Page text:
Revivals Under The Good Kings of Judah --Part 1

Revivals Under
The Good Kings Of Judah
Part 1

Archie Naismith, M.A.

There is a definite need of revival in the Church. This new series by Arthur Naismith on revivals in Old Testament times teaches the personal condition necessary for such a manifestation of recovery and blessing. Let us follow these articles with interest and let us apply their lessons to our own lives.


When the causes and development of a disease have been determined, the pathological symptoms ascertained, and the diagnosis and prognosis made, the skilled medical practitioner commences the treatment. Consider now

The Divine Prescription

that proved effective in producing a temporary restoration to spiritual health.

Amid the many vicissitudes through which the nation had passed since Israel’s rejection of the Theocracy and the commencement of the monarchy, God had been at work behind the scenes of public political life building up a resistance to the destructive satanic forces that threatened the vitality of His people. Though the development of this force that was to counteract the pernicious influence of the court was secret and little known, it was nevertheless salutary, steady and solid. The schools of prophets, instituted by Samuel, were ministering — almost unnoticed — spiritual nourishment from God’s Holy Law and moulding the character of not a few of Judah’s leaders. Asa had possibly come under this benign influence, and the ready response to many of his severe measures in restraining moral corruption and idolatrous paganism is an evidence that such a resistance had been built up in the nation’s corporate system.

God graciously granted a period of tranquility without recourse to tranquillizers, for ‘the land was quiet ten years’ (2 Chron. 14:1). That period of peace was just what was needed after the turbulent fevers of war and internecine strife that had distressed the kingdom of Judah in the days of Asa’s predecessors.

Asa’s first act was one of Purging. “He took away the altars of the strange gods, and the high places, brake down the images and cut down the groves” (2 Chron. 14:3). He removed also the high places and the images of the sun-god (verse 5). He then set himself against every form of moral evil, which included unnatural vices and the lewd rites of sensuous heathen religions, and swept away the Sodomites out of the land (1 Kings 15:12). The nations of the earth, and particularly those nations that have in the past enjoyed the special favour of God and possessed His Word, stand greatly in need of such a purging in these last days. The wickedness and moral corruption of modern times far exceed the vices of Judah in Asa’s day.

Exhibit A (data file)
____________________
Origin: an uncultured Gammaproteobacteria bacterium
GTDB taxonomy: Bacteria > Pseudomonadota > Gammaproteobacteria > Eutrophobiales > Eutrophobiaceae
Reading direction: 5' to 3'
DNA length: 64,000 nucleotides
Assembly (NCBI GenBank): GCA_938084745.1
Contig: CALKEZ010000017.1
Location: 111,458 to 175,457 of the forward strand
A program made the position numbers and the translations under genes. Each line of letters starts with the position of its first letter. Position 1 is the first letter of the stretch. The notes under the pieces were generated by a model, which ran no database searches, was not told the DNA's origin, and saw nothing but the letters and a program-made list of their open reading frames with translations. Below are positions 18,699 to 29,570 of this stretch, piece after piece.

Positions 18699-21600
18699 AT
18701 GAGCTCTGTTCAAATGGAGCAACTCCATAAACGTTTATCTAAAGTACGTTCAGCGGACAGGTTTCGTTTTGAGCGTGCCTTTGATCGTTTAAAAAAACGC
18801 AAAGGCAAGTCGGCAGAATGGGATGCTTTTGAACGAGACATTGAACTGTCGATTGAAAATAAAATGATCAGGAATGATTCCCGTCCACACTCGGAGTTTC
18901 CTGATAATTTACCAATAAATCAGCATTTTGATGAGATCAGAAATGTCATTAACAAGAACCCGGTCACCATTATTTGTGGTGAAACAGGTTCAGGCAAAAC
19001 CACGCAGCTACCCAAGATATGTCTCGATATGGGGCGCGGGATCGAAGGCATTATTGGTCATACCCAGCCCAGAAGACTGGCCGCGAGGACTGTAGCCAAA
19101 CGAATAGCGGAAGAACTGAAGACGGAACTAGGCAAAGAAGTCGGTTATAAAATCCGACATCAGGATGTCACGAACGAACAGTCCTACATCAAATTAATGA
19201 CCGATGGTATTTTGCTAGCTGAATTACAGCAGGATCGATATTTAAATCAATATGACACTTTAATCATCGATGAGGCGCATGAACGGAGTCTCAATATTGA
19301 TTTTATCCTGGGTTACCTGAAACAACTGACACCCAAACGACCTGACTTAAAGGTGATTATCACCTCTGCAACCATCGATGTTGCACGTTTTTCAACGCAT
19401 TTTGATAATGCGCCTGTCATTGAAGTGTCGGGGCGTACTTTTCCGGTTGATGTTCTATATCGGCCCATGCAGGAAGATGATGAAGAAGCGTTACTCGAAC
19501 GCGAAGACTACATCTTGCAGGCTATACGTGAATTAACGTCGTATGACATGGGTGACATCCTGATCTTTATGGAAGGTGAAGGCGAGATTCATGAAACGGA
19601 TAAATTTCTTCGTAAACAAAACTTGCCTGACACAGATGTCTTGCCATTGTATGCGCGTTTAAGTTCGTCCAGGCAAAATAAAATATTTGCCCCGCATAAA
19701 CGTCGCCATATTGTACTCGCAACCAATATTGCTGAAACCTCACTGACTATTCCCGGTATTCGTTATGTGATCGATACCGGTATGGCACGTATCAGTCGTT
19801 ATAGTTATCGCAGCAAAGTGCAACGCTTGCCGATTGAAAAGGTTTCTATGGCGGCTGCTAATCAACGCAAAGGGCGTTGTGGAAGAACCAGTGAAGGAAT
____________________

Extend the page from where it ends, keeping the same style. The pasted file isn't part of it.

A dangerous malignant growth also demanded immediate surgical treatment, so an Excision from the most vital part of the body politic became necessary. Maachah, the queen-mother, who was the king’s grandmother, had established in Jerusalem her own shrine for the worship of Astarte, the queen of Heaven, and set up within the temple an idolatrous and obscene emblem, a horrible abomination of some monstrous kind. Asa first destroyed the idol, burning it near the river Kidron and consigning its calcinated remains to the waters of the brook. With equally commendable zeal and justice he removed the queen-mother from her position of honour and power, thus depriving her of all her baneful authority. In this way he rooted out the cancer that would have infected the nation with abominable heathen rites and vitiated all his efforts.

Restorative Measures had next to be taken to promote as speedy a recovery as possible and build up a strong resistance to the virus that might assail the nation from within and the plague that might attack them from without. Because of his people’s long attachment to traditional shrines, Asa set about the deforestation of sacred groves and the removal of high places; but he found that the people continued to cling to their outdoor sanctuaries, so all the high places were not removed (1 Kings 15:14). When a relapse did occur, this was to prove a great obstacle to full and permanent recovery. Cities were built, fortifications constructed, and the frontiers made secure against invasion. These proved effective against the assaults of the Ethiopians in the fifteenth year of Asa’s reign.